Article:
However, since IH stoves heat pots directly, they produce less excess heat, meaning you won't need to use a fan and air conditioning to keep your kitchen cool. Your air conditioner costs may actually go up if you need to use it more often to cool down the kitchen when cooking with a gas stove.
That being said, cooking on a gas stove tends to work out to be cheaper both short-term and long-term compared to IH stoves, especially if you cook often.
Which is Better for Cooking?
Both IH stoves and gas stoves have their advantages and disadvantages when it comes to the actual cooking experience, so which is better for you can depend on your cooking style and needs.
Because IH stoves heat pans directly, they tend to be more efficient at heating and cooking food compared to gas stoves because of more even heat distribution. You can also accurately and quickly control temperature, meaning it takes less time to heat up a pan or lower the heat if you need to. For example, you can boil water for pasta faster on an IH stove than on a gas stove. This makes cooking on an IH stove faster than cooking on a gas stove overall.
Since IH stoves don't use fire, there will also be less smoke and odors in the kitchen while you are cooking. Gas stoves will naturally produce more heat and smoke, which can impact the flavor of the food you are preparing. This can affect your final dish's flavor and the comfort of your cooking experience, so keep that in mind.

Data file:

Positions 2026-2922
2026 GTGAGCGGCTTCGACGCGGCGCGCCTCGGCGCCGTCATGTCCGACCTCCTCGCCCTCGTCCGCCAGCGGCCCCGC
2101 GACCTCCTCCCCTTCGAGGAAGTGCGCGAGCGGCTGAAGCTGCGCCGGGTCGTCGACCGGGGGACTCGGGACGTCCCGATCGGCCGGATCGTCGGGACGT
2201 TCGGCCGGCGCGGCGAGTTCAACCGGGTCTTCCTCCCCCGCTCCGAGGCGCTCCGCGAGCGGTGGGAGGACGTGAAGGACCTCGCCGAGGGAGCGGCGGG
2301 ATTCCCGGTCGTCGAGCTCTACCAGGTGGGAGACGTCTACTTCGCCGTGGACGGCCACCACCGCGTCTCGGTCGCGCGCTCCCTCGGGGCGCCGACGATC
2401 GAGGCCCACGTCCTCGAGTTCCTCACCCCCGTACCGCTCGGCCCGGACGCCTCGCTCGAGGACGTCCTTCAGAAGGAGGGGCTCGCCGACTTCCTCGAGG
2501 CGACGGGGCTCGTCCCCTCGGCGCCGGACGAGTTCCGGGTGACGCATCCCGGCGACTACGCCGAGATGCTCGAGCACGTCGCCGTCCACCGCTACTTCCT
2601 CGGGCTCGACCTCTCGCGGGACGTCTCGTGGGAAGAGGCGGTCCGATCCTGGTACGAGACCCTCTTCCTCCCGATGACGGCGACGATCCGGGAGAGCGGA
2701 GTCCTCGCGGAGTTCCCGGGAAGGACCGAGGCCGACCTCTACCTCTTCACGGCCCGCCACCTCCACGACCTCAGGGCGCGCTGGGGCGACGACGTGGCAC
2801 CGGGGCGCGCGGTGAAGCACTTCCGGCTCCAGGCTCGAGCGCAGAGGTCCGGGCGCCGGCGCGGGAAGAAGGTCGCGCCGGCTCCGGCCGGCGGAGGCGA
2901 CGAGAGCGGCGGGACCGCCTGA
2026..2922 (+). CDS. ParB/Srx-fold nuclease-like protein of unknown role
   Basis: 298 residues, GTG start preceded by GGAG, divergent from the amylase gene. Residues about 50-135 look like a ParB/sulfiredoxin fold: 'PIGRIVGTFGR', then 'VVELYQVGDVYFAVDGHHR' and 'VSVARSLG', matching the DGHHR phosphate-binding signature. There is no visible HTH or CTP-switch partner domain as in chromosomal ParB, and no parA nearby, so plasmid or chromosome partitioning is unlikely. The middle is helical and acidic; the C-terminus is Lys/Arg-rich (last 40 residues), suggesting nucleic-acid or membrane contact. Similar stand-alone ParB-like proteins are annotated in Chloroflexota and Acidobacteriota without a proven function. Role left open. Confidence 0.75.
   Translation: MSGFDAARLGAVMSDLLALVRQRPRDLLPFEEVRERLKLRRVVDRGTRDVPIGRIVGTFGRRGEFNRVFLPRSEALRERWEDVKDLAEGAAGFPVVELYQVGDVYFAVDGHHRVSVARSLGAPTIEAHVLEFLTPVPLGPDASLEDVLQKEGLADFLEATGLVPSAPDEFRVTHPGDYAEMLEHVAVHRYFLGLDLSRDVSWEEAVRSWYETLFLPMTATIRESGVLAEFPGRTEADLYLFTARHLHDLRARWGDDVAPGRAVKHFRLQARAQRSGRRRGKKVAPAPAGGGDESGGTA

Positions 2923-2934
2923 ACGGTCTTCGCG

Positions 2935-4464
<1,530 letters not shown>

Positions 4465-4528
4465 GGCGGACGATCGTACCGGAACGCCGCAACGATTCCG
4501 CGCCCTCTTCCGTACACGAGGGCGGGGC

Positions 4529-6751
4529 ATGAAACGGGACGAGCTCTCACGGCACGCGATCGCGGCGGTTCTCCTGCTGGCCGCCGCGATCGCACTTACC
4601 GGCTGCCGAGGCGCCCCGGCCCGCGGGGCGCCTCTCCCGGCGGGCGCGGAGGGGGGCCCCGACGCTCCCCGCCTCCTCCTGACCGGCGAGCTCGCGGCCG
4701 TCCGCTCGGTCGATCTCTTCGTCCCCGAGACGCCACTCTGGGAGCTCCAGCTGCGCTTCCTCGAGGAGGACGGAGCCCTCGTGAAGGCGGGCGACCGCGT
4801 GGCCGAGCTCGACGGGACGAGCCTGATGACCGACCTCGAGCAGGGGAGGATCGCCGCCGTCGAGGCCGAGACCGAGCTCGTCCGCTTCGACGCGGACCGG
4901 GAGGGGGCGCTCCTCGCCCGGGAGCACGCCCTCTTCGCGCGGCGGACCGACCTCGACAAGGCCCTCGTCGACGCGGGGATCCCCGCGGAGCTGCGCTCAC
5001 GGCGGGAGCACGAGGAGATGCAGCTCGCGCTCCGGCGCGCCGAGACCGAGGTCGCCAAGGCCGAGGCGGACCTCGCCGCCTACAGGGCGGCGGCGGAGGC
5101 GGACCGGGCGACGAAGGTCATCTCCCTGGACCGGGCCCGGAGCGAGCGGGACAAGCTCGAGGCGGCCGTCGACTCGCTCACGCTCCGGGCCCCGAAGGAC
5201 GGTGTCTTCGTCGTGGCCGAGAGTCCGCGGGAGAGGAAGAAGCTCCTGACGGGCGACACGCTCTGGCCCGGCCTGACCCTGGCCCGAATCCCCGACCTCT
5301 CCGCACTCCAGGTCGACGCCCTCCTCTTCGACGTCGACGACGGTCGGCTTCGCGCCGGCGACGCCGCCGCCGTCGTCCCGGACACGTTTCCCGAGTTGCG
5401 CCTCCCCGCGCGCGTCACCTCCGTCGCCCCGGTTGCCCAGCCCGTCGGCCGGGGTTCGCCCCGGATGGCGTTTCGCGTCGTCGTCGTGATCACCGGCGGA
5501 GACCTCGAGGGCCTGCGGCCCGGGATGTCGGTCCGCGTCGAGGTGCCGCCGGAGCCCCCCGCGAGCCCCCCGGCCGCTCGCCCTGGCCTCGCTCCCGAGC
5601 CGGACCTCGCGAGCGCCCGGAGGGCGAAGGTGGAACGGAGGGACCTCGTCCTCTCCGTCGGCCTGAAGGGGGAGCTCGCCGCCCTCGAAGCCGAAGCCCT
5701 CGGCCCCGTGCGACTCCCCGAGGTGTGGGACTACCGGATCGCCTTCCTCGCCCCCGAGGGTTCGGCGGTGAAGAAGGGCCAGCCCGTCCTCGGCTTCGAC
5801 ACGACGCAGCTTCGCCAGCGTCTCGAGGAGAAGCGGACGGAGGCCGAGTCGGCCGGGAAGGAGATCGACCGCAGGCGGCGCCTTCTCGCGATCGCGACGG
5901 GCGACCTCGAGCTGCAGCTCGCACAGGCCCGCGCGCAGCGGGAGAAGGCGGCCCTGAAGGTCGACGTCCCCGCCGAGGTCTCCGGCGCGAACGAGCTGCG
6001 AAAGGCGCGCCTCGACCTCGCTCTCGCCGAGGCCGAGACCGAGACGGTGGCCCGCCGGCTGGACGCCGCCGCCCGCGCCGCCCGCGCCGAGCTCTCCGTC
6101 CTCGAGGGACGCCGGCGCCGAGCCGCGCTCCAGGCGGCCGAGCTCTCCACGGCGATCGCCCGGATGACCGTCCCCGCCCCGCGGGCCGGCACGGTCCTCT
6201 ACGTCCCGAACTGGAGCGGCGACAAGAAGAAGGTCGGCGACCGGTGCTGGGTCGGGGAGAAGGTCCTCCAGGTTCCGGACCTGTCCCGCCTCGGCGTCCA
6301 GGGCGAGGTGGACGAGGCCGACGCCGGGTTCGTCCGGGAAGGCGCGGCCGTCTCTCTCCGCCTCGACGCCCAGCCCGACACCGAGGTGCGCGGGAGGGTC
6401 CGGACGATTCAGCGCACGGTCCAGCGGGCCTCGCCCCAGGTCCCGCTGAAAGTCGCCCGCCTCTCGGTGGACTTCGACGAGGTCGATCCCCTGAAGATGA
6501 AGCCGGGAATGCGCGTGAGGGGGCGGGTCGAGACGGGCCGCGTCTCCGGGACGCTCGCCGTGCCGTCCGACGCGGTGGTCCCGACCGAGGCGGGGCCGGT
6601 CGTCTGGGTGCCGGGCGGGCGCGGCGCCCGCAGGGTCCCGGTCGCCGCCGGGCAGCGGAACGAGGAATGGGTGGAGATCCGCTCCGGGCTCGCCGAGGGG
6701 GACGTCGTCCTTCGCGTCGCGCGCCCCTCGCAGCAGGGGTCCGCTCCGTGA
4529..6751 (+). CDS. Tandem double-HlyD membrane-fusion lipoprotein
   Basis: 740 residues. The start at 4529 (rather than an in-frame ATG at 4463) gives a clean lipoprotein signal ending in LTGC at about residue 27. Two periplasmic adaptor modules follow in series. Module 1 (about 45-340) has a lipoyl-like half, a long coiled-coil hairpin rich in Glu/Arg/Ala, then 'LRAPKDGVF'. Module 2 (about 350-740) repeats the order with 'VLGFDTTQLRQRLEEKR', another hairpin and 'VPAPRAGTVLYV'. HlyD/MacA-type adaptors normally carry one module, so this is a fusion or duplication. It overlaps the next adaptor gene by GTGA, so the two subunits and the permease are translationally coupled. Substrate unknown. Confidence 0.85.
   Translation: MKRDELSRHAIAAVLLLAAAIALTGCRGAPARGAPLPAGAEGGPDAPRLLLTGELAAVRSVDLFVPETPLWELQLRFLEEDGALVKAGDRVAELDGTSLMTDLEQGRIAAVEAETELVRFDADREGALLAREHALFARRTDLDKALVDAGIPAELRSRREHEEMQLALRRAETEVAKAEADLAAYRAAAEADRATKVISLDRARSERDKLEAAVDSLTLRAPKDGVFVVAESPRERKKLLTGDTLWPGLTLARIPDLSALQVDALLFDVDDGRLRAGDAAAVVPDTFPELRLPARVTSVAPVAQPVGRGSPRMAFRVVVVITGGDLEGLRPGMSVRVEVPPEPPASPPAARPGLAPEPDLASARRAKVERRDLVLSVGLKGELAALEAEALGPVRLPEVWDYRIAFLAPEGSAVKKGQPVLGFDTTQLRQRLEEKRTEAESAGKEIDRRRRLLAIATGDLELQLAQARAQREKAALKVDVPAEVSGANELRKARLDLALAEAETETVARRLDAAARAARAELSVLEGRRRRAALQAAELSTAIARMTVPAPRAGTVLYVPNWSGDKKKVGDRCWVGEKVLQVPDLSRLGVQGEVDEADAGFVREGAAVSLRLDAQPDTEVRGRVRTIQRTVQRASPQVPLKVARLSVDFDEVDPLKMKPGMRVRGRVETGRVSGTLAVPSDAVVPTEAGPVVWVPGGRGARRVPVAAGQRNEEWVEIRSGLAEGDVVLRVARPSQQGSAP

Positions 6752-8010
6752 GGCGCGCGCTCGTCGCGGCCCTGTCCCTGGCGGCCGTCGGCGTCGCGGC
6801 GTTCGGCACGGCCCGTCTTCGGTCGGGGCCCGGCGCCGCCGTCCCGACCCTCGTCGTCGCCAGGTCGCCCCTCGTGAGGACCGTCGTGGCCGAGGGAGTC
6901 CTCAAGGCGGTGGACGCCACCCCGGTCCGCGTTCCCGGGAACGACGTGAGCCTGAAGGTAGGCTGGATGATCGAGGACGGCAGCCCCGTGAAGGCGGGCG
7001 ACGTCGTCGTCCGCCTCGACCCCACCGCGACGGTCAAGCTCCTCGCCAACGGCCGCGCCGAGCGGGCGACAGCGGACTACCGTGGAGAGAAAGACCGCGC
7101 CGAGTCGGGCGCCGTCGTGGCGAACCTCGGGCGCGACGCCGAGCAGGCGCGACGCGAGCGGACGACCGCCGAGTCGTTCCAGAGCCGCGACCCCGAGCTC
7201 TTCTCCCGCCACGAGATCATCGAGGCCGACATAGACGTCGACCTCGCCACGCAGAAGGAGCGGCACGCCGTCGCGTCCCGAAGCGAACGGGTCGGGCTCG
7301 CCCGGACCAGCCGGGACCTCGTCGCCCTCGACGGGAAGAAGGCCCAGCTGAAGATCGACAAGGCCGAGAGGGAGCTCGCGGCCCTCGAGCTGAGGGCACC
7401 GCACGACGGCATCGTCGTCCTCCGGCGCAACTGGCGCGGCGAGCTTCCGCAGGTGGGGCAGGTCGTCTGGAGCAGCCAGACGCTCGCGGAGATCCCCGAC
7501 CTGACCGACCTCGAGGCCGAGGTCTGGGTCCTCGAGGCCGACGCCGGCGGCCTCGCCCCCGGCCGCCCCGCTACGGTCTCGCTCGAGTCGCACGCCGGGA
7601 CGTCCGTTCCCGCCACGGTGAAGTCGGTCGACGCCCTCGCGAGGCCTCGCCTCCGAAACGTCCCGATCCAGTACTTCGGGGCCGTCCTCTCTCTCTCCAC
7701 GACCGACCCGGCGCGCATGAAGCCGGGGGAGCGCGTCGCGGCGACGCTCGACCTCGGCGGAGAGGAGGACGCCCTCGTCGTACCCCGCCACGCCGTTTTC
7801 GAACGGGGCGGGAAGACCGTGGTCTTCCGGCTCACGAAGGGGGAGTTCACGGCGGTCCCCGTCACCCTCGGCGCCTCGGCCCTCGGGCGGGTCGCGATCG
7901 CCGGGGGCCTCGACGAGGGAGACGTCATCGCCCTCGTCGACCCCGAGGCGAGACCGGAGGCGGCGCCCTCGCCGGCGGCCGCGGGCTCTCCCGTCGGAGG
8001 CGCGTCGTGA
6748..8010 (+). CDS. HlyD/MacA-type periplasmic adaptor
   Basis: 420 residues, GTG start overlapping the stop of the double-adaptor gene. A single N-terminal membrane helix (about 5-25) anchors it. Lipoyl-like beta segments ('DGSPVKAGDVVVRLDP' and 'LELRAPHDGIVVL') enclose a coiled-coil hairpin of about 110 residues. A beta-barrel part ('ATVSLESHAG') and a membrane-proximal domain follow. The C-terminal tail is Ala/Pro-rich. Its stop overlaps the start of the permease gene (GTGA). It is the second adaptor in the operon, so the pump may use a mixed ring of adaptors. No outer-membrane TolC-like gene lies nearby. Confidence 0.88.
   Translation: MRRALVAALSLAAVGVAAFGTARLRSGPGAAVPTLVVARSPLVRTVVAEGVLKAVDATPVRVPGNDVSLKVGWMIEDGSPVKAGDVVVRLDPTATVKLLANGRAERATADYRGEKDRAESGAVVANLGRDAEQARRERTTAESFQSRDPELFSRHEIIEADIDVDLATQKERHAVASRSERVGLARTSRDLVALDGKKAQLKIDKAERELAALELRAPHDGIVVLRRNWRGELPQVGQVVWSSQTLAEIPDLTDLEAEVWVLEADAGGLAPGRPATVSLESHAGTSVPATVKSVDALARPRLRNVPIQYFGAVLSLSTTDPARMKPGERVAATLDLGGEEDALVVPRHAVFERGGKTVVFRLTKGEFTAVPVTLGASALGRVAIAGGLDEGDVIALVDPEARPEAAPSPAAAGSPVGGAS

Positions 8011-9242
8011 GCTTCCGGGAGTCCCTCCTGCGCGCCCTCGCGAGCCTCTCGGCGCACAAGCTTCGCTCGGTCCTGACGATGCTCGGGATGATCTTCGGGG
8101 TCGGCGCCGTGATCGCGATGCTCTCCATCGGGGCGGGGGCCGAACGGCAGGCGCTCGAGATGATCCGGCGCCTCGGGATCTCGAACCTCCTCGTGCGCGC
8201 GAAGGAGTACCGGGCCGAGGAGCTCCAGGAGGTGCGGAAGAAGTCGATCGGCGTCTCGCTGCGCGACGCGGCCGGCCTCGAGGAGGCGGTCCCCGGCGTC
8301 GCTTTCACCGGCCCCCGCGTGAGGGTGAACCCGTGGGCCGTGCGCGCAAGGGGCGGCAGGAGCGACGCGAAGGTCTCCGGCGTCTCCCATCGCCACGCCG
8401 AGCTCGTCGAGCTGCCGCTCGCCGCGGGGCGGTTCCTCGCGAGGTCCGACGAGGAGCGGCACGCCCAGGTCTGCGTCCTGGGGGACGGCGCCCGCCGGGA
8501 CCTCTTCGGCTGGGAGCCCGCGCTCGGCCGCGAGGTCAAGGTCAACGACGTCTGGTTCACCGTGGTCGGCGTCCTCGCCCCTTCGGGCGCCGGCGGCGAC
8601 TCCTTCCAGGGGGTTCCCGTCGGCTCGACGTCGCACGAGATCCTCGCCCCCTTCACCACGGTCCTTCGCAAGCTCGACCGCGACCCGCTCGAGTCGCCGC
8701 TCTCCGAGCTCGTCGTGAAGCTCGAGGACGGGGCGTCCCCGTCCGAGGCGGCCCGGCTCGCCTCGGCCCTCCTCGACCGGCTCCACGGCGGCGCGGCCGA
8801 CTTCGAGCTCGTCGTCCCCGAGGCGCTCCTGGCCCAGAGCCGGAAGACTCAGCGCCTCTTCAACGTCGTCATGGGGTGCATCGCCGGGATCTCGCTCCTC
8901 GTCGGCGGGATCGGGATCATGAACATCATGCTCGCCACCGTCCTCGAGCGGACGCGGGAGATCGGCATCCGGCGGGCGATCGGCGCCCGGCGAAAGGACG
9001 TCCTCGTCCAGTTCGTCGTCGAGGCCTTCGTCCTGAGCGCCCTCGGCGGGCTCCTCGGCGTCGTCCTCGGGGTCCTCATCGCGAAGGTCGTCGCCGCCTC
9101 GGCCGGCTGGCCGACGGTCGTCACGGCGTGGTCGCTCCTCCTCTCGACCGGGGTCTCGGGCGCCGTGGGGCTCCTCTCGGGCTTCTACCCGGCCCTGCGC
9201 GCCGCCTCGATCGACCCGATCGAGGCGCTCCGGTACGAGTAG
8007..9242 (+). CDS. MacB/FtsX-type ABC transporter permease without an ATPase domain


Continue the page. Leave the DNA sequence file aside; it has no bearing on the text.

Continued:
However, where IH stoves struggle is where gas stoves shine. If you are using more than one burner at once on an IH stove, you won't be able to use high heat on all the burners because of the fixed electrical capacity of the stove. Gas stoves have no problem heating multiple burners at high heat. With IH stoves, you need to make sure that the pot or pan is centered properly on the stovetop, or the induction heating won't work and the pot won't heat up. Gas stoves don't tend to have this problem.
Depending on what you are cooking, being able to quickly remove your pot from the heat and then put it back on the heat can be vital to making sure the dish cooks properly. Since IH stoves heat pots directly, there will still be residual heat in the pots when you pull them off the burner, which might be a problem. Gas stoves tend to be much better when it comes to quickly killing the heat while cooking.
One last thing to consider is cleanup after you finish cooking. Since IH stovetops are flat, they are much easier to clean than gas stoves. Because of how they heat pans, IH stoves also tend to cause less sputtering, meaning less mess to clean off the stove. With gas stoves, you need to regularly take apart the burners and wipe down all the different components in order to keep your stovetop clean and functional, so it takes more time and effort.
Which Should You Choose?
If you cook regularly, care about being able to precisely control the flame while cooking, need to cook multiple dishes on the stove at once, and care about reducing your utility bills, a gas stove may be your best bet.
If you care more about being able to cook quickly, spending less time cleaning, and are more concerned about safety, an IH stove may be the better choice for you.
Generally, either an IH stove or a gas stove will serve you well, so just keep in mind what is more important to you when it comes to cooking, do a little research, and buy the stovetop that best fits your needs.